The Story of Corn Video Project Rubric

This rubric may be used for self-assessment and peer feedback. The project grade will be based upon the following evaluation scale:

A - Exemplary: 86-96 points
B - Proficient: 76-85 points
Partially Proficient or Incomplete: Needs to be resubmitted - less than 75 points

 

Video Project Rubric
Activity
Exemplary

3 Points

Proficient

2 Points

Partially Proficient

1 Point

Incomplete

0 Points

Points
Use of Resources During Research and Note Taking

Note cards indicate group members accurately recorded and interpreted sources of information, graphics and questions and identified relevant pro and con arguments.

Sources of information are properly cited using MLA citations and enable the audience to determine the credibility and authority of the information presented.

Note cards show group members recorded relevant information from multiple sources of information and evaluated alternative points of view.

All sources of information are clearly identified and credited using MLA citations throughout the project.

Note cards show group members misinterpreted statements, graphics and questions and failed to identify relevant counter-arguments.

Most sources of information use proper MLA citation, and sources are documented to make it possible to check on the accuracy of information.

Note cards show group members recorded information from four or less resources, and ignored alternative points of view.

There is no way to check validity of information.

 
Introduction

The introduction is compelling and provides motivating content that hooks the viewer from the beginning of the video and keeps the audience's attention.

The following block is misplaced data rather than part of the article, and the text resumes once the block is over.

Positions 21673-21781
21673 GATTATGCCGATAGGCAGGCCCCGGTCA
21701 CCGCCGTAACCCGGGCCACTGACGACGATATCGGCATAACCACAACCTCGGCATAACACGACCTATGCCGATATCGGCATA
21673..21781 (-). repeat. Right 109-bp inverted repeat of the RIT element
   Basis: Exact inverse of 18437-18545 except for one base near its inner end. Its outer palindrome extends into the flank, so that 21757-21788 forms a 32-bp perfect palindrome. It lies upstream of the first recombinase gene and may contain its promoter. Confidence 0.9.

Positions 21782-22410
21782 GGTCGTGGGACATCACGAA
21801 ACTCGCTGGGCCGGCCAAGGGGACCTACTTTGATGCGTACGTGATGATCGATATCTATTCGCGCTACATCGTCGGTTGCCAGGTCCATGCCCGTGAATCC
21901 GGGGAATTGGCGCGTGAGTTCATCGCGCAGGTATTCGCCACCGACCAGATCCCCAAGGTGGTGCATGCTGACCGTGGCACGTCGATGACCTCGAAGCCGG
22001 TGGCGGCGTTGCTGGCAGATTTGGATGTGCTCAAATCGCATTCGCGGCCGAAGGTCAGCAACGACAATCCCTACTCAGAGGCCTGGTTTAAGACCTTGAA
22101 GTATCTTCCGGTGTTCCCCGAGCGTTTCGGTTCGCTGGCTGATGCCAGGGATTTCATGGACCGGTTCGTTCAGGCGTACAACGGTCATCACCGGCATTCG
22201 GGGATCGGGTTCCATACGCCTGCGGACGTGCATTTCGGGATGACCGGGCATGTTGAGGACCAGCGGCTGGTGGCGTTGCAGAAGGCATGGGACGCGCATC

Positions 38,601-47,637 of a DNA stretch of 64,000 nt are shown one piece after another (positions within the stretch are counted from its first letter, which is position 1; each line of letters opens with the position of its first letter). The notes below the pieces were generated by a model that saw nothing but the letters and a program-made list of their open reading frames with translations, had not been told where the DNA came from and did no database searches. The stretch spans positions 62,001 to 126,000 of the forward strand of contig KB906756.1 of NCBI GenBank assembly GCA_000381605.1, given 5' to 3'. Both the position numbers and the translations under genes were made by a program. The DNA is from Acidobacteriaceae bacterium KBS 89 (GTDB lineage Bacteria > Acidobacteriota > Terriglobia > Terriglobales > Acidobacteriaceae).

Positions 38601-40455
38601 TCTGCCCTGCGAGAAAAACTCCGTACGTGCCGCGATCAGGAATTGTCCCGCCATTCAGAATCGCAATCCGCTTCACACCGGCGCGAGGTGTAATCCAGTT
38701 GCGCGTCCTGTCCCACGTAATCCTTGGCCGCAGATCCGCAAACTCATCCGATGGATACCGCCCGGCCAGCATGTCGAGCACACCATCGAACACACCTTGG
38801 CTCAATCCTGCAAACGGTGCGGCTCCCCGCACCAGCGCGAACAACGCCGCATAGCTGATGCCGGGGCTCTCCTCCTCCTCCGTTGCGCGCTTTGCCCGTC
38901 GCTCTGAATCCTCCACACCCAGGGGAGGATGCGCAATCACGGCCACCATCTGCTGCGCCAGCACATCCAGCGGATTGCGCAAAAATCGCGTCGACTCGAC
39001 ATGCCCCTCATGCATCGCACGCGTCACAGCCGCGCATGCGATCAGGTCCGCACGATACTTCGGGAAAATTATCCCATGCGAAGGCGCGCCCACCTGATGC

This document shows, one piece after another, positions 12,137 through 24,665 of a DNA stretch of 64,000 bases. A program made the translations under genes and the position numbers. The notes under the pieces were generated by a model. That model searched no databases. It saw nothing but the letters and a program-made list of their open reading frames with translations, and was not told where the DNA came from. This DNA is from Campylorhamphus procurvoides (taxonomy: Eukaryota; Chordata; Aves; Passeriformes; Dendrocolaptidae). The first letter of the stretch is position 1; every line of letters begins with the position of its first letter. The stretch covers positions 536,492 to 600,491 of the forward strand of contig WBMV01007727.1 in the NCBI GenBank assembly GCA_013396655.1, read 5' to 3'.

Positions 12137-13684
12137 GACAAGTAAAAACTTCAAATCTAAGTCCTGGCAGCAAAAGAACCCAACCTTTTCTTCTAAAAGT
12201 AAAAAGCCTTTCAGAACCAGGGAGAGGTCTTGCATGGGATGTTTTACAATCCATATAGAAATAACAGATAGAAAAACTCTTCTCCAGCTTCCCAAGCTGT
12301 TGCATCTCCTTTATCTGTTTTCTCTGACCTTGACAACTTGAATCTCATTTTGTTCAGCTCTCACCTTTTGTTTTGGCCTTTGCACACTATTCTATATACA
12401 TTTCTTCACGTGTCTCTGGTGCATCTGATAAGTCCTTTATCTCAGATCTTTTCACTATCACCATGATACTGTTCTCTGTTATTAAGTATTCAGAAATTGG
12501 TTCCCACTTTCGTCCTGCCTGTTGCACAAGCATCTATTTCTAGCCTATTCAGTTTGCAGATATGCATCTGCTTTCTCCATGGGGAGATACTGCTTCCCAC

The introduction is clear and coherent and evokes interest in the topic and response from listeners.

The introduction shows some structure but does not create a strong sense of what is to follow. May be overly detailed or incomplete and is somewhat appealing to the audience.

The introduction does not orient the audience to what will follow. The sequencing is unclear and does not appear interesting or relevant to the audience.

 

Content

 

The presentation explains how corn production and marketing of corn affect the world food supply,

describes the benefits associated with biotechnology and new agricultural research,

explains the role of the Mississippi River in transporting corn from fields in Iowa to the global marketplace.

The presentation includes two of the issues associated with biotechnology and corn production. The presentation includes only one issue associated with biotechnology research and corn production. The presentation does not present issues or the pros and cons associated with biotechnology research and corn production.  
Theme/Organization

The content includes a clear statement of purpose or theme and is creative, compelling and clearly written. A rich variety of supporting information in the video contributes to understanding the project's main idea. The project includes motivating questions and advanced organizers that provide the audience with a sense of the presentation's main idea. Events and messages are presented in a logical order.

Includes properly cited sources.